Designer Alexander McQueen's Legacy Favors Charity
The bulk of Alexander McQueen's 16-million pound ($26 million) estate will go to his Sarabande charity, according to documents made public Tuesday. The renowned fashion designer killed himself in February 2010, following closely on his mother's death.
McQueen said in his will that he hoped Sarabande would support scholarships at the Central St. Martins College of Art and Design, which he attended.
Other beneficiaries named in his will include his three sisters and two brothers, each receiving 250,000 pounds. Two household staff members, McQueen's godson and all of his nieces and nephews were provided 50,000 pounds each.
Care for the British designer's dogs after his death has been covered by 50,000 pounds from the estate.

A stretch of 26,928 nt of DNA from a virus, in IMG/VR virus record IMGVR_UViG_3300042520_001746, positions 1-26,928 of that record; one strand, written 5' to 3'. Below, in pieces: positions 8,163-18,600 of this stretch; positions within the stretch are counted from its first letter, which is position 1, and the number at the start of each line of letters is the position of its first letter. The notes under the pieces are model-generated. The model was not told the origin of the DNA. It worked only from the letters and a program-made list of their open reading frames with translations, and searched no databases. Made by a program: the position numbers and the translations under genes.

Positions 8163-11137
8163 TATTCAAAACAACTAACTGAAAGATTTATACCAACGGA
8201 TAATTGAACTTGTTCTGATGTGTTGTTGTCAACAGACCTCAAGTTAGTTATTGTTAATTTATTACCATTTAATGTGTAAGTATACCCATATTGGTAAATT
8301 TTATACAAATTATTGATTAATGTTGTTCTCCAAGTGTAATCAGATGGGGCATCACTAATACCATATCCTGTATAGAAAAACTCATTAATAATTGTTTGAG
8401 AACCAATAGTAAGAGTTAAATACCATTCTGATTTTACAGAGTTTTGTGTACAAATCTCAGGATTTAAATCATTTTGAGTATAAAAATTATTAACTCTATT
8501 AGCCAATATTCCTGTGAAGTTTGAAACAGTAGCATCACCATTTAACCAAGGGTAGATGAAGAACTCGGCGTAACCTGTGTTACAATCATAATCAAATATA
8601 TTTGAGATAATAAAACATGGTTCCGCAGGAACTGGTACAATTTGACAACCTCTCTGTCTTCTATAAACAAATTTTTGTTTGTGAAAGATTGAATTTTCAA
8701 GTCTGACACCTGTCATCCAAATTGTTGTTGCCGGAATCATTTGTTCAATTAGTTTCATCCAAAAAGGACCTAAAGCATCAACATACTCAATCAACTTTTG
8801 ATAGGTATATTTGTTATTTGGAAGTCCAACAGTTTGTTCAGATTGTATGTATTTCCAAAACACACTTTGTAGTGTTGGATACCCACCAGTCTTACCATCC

Finally, two animal charities, the London Buddhist Center and a health advocacy trust were given 100,000 pounds each.
When McQueen died in 2010, All Things Considered interviewed Washington Post fashion writer Robin Givhan, who said this about the designer:
"Much of what he did often made you scratch your head and ask, 'Is he for or against women?' " she tells NPR's Michele Norris. "You weren't quite sure if he was empowering them or if he was subjugating them."
This slideshow, produced at the time of his death, offers a look back at McQueen's work: